Sauna rocks should instead be igneous rocks, which generally tend to be dense and non-porous. There are some exceptions for igneous rocks that don’t make good sauna rocks, but that’s because they don’t have these typical characteristics. For example, obsidian is too smooth while pumice is too light.
The sauna stones that we deliver with our HUUM stoves are collected in Finland and known as olivine dolerite in British English or olivine diabase in American English. This is a really heavy stone with a density of approximately 3.5 kg/dm3, which is why it is highly valued as a sauna stone for its durability and high heat capacity.
The next best igneous rocks after olivine are peridotite and vulcanite rocks. However, there are many other different types you can choose from, including basalt, granite, and gabro.
Before searching for sauna stones, it’s worth starting your search online to better understand what types of rock are most common in your local area. You can then type those locally common rocks into Google Images to help you spot them.
Our US partners at Cedar and Stone Nordic Sauna are based in Duluth, Minnesota along the shore of Lake Superior, which is a particularly great place to collect sauna stones. Check out this Instagram video made by their founder Justin Juntunen as he collected his own rocks and gave a few tips.
Don’t be too daunted by identifying them, however. You don’t need to be a geologist. You can also focus on finding rocks with the right characteristics. They need to be dense so find the heaviest rocks and avoid any with tiny holes or ones that are comprised of layers. If you are still not sure, there are some safety tests you can do on the rocks that you collect, which I’ll cover later.
2. Can I use decorative rocks in the sauna?
‘Decorative rocks’ are rocks that have had effects applied to them to change their appearance, such as rounding and polishing. This is, therefore, a very vague category of rocks.
In fact, even the olavine dolerite / diabase rocks that we deliver with HUUM stoves have been rounded and polished, but we wouldn’t consider them to be decorative as they retain all their properties as highly functional sauna rocks.
Sauna builders usually inquire about the use of decorative stones when they want to achieve a very specific, modern look to their sauna.
Most decorative rocks on sale for non-sauna purposes are way too light and delicate to be of any use in a sauna.
However, you can now find white sauna rocks for sale online, which are sometimes used in our HUUM stoves. Although people do tend to fill their entire stoves with them, it’s generally recommended to use higher quality sauna rocks on the inside then use these kind of white rocks as an outer layer.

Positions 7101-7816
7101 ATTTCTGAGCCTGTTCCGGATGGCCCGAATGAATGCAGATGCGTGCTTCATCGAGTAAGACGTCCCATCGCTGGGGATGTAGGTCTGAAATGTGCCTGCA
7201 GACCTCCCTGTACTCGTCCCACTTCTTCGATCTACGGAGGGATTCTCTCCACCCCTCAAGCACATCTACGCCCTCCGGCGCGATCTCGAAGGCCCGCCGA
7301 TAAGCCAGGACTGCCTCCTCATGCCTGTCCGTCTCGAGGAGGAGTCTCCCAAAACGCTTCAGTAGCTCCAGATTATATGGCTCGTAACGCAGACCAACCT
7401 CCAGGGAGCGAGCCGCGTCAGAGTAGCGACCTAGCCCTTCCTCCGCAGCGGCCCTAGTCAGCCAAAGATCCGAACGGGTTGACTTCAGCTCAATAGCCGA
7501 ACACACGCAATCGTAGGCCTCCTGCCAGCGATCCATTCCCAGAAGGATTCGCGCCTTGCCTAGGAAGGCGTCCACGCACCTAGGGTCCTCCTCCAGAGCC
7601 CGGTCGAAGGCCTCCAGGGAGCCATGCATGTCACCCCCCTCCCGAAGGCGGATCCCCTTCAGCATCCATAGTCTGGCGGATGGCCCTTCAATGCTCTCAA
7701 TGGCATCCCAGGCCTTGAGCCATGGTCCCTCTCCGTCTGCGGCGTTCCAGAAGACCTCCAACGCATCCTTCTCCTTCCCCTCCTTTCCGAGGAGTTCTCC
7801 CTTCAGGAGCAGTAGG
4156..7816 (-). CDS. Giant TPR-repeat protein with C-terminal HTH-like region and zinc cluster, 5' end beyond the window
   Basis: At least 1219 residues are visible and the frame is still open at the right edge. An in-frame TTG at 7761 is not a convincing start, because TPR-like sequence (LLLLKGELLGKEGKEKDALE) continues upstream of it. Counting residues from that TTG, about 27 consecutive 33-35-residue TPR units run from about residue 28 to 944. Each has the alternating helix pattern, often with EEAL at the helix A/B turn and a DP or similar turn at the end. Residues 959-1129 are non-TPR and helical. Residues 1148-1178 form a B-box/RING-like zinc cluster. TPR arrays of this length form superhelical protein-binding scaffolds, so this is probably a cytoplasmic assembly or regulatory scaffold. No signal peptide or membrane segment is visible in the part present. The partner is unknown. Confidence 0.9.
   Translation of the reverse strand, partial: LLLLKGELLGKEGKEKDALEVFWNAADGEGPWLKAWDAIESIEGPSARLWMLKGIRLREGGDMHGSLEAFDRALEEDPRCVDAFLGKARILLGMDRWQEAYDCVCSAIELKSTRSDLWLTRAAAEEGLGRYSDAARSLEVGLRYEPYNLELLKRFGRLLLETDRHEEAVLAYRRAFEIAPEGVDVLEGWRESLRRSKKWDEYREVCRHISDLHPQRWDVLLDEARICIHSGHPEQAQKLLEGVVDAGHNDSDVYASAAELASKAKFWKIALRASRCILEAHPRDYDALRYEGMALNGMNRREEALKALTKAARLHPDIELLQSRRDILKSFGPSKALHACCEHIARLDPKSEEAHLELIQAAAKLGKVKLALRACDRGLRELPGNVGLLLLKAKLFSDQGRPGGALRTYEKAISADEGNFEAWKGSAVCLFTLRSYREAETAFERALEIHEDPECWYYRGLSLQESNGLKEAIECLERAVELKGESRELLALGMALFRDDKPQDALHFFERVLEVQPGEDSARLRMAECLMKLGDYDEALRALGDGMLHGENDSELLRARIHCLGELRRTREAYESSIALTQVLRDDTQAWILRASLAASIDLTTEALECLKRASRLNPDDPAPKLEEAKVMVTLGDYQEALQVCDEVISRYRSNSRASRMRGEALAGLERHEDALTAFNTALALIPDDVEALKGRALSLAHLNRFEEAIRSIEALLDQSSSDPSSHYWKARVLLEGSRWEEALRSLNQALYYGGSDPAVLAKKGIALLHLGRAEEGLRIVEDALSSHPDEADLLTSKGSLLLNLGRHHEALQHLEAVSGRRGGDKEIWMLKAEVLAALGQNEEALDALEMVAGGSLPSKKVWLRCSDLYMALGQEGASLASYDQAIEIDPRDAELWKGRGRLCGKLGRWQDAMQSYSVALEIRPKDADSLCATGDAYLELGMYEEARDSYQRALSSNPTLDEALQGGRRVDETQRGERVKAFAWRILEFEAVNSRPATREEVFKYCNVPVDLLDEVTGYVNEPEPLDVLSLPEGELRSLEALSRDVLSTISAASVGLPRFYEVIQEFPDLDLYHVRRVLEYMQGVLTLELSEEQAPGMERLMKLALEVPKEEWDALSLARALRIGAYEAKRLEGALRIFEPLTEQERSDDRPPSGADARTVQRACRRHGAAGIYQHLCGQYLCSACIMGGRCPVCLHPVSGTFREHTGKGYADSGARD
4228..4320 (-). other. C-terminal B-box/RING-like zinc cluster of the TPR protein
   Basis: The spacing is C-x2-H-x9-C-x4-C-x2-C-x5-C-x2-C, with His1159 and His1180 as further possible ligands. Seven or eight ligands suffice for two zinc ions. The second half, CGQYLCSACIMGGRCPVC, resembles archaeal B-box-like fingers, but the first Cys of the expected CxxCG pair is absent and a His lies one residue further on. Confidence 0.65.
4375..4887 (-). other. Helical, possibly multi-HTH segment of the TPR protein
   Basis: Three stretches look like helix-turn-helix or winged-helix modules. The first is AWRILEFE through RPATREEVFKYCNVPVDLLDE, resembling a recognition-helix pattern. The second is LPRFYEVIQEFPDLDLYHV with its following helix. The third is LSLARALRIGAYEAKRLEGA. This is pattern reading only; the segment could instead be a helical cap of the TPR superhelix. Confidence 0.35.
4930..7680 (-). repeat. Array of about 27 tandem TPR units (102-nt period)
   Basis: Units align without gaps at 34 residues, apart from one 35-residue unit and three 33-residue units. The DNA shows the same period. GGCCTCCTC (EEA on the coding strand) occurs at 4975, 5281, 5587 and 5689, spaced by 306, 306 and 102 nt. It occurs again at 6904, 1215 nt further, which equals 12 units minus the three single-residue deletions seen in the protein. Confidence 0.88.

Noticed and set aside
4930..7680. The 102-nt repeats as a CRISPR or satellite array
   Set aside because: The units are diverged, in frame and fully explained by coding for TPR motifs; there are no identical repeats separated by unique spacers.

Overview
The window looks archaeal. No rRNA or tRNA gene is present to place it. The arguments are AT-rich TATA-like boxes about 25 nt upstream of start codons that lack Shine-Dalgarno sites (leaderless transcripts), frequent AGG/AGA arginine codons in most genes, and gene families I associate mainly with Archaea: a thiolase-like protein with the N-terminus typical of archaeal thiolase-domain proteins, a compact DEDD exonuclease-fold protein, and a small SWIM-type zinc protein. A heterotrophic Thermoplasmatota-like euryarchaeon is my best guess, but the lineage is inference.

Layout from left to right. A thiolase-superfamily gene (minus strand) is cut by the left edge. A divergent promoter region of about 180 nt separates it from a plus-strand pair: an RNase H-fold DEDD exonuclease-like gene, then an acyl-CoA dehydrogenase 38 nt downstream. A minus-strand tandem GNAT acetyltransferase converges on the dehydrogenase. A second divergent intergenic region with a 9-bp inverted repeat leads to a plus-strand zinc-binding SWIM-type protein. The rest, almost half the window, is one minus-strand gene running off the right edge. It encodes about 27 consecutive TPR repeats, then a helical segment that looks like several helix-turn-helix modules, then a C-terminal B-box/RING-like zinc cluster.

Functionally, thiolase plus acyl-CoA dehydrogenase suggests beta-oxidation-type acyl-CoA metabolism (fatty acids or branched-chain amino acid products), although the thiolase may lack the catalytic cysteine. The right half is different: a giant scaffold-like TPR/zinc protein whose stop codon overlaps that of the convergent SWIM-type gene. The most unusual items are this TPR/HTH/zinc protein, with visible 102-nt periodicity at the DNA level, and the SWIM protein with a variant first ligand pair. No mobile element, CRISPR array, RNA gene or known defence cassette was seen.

3. What size and shape of stones are best for sauna stoves?
Most sauna stones today are typically about the size of a hand palm.
Old style smoke saunas traditionally used much larger stones as these had to retain their heat for half a day after the fire died out. But saunas that are continuously heated by either a wood fired or electric stove don’t require such large stones.
Depending on the size and style of the stove, they may need to vary between about 3 to 15 cm in diameter. You want to make sure the stones fill the whole space provided without pushing on the heating elements and with enough air flow between the stones. Slightly different sizes and shapes will make it easy to fit them all in.
If you’re reading this, there’s a good chance you are interested in buying a HUUM stove so here’s a quick overview of the stone sizes needed to fill them all:
- Drop electric stoves (all): 60 kg of 5 to 10 cm diameter stones.
- Hive electric stoves (6 & 9 kW) without air tunnel: 120 kg of 10 to 15 cm diameter stones and 30 kg of 5 to 10 cm diameter stones.
- Hive electric stoves (6 & 9 kW) with air tunnel: 80 kg of 10 to 15 cm diameter stones and 30 kg of 5 to 10 cm diameter stones.
- Hive electric stoves (12, 15 & 18 kW) without air tunnel: 220 kg of 10 to 15 cm diameter stones and 30 kg of 5 to 10 cm diameter stones.
- Hive electric stoves (12, 15 & 18 kW) with air tunnel: 180 kg of 10 to 15 cm diameter stones and 30 kg of 5 to 10 cm diameter stones.
- Hive wood-burning stoves (13 kW): 90 kg of 5 to 10 cm stones.
- Hive wood-burning stoves (17 kW): 100 kg of 10 to 15 cm stones and 30 kg of 5 to 10 cm stones.
3. Do rounded or split-faced stones produce better heat and steam in the sauna?
Opinion on this matter is…split. Neither is necessarily better though. It just comes down to personal preference.